Eurovision 2014: Austria’s Conchita Wurst with “Rise Like a Phoenix”
In the run-up to Eurovision 2014, Austria was the first country to reveal its artist, as early as September 2013. But the landlocked nation only released its song on 8 March 2014. It appears the wait turned out for the better, because the reaction from fans was amazing. Conchita Wurst brought Eurovision to Austria after 48 years with her powerful and empowering “Rise Like a Phoenix”.
Eurovision 2015: Sweden’s Måns Zelmerlöw with “Heroes”
If we thought Loreen’s Melodifestivalen win was a landslide, Måns Zelmerlöw won with over twice as many points as the selection’s runner-up that year. Beautiful, innovative staging accompanied the song, and helping it to a dramatic victory. Though it seemed as if Russia was going to win, the Swedes made a comeback to win for the second time in four years. So, maybe the televoters weren’t big fans of this song, but this is right up some fans’ alley.
Eurovision 2016: Ukraine’s Jamala with “1944”
The drama just went on and on with this one, but there was a happy ending. Jamala’s “1944” sparked controversy even during the Ukrainian national selection for the song’s political lyrics. Later on, the controversy continued, now over the song having been performed in May 2015. But the EBU allowed the song to participate, and the result was unexpected — the underdog prevailed! This came as a shock to almost everyone in the bubble, be it a disaster or a pleasant surprise.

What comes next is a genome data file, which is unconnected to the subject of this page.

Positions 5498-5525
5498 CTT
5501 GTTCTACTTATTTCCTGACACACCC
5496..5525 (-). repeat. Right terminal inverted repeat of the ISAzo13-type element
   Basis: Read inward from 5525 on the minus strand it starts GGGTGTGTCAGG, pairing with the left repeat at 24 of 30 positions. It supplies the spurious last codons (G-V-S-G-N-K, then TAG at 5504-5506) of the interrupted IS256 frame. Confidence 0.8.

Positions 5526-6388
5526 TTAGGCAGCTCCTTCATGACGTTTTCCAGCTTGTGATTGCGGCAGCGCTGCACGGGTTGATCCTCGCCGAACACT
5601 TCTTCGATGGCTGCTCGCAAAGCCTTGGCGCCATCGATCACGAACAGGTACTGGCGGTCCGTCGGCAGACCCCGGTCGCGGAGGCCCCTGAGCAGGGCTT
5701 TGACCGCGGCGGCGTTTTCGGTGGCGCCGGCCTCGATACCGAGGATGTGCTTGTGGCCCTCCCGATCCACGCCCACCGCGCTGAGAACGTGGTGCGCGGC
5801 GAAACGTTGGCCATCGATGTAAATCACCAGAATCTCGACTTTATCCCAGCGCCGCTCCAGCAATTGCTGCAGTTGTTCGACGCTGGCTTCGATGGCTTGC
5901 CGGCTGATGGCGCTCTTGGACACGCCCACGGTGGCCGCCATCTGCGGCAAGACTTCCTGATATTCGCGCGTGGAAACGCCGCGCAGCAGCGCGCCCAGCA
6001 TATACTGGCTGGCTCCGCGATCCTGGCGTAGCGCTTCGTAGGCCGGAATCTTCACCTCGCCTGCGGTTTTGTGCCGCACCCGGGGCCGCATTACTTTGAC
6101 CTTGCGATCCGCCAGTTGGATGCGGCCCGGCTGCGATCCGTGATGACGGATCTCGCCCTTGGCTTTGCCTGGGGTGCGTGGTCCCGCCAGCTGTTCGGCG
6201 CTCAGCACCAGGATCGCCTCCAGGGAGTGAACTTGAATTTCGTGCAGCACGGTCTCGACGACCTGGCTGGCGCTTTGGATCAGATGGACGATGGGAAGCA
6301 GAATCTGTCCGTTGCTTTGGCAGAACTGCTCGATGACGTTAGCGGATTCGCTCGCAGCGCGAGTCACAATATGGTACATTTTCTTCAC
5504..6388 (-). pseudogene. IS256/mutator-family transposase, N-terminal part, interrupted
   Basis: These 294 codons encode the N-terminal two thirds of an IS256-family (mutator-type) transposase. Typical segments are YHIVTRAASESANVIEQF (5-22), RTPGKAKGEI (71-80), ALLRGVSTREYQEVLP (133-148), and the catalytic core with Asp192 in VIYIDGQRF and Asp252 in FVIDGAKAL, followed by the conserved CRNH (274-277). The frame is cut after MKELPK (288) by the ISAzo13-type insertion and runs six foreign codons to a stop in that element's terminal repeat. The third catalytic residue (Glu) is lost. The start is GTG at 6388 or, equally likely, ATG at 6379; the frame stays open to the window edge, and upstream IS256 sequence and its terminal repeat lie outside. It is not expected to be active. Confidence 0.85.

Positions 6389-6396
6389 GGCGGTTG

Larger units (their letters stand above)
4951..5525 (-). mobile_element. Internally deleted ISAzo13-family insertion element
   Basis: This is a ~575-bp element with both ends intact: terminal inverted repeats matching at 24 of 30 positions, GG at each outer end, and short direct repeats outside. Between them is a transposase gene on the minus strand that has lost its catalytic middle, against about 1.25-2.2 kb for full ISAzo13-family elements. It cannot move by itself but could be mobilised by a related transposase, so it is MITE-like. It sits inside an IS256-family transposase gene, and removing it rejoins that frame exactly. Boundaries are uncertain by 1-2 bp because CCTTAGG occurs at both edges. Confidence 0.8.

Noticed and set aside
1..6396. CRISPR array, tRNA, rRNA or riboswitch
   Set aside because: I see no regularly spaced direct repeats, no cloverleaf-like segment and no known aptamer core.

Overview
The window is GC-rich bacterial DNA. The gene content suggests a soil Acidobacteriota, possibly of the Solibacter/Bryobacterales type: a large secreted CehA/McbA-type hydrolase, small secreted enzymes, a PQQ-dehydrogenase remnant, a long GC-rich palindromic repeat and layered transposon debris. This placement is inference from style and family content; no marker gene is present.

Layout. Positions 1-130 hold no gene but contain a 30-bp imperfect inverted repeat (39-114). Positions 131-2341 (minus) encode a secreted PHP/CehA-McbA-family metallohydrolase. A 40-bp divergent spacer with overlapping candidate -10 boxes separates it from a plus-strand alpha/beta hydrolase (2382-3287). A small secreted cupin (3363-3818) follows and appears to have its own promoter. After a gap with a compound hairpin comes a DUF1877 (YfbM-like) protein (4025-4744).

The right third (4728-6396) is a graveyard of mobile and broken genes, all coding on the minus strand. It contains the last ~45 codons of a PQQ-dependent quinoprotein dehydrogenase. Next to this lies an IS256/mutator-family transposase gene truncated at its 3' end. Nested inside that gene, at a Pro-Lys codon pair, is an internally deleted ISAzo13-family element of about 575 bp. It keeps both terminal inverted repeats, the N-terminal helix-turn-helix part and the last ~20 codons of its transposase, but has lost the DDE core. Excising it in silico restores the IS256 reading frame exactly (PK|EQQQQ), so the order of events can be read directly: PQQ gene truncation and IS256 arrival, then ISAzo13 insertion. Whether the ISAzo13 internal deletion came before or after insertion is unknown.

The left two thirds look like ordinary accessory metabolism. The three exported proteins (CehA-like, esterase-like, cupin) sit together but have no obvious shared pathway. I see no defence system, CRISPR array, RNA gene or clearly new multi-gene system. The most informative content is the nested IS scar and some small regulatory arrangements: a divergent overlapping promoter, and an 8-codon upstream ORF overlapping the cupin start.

Eurovision 2017: Portugal’s Salvador Sobral with “Amar Pelos Dois”
If any winner in the 2010s screams “unlikely hero”, it’s this one. Portugal finished outside of the top five on all its previous 48 attempts, before suddenly winning with this charming lullaby. Salvador Sobral won the hearts of jurors and public voters, and landed easy victories with both blocs. While it’s a polarising song that many have trouble connecting with, it can also enchant you and steal your heart.
Eurovision 2018: Israel’s Netta with “Toy”
After hosting Eurovision in 1979 and 1999, Israel had to pull off something innovative to keep the streak alive. Netta’s pop banger “Toy” was a favourite to win the contest since the day it leaked online and until the first rehearsals. But when the betting odds started believing in a first-ever Cypriot win, some fans stopped supporting Netta’s song. After an unexpected jury vote winner, Netta won dramatically and brought Eurovision to Tel Aviv for the first time.
Eurovision 2019: The Netherlands’ Duncan Laurence with “Arcade”
“Arcade” by Duncan Laurence, the most recent winner of Eurovision, is one we all know well. The betting odds predicted a walk-in-the-park victory for the Dutch, but it wasn’t as simple as it seemed. Eventually, although the Dutch didn’t win the jury or the public vote, they got the win they were hyped to achieve. A very long drought ended with this dramatic victory, and many fans were on board.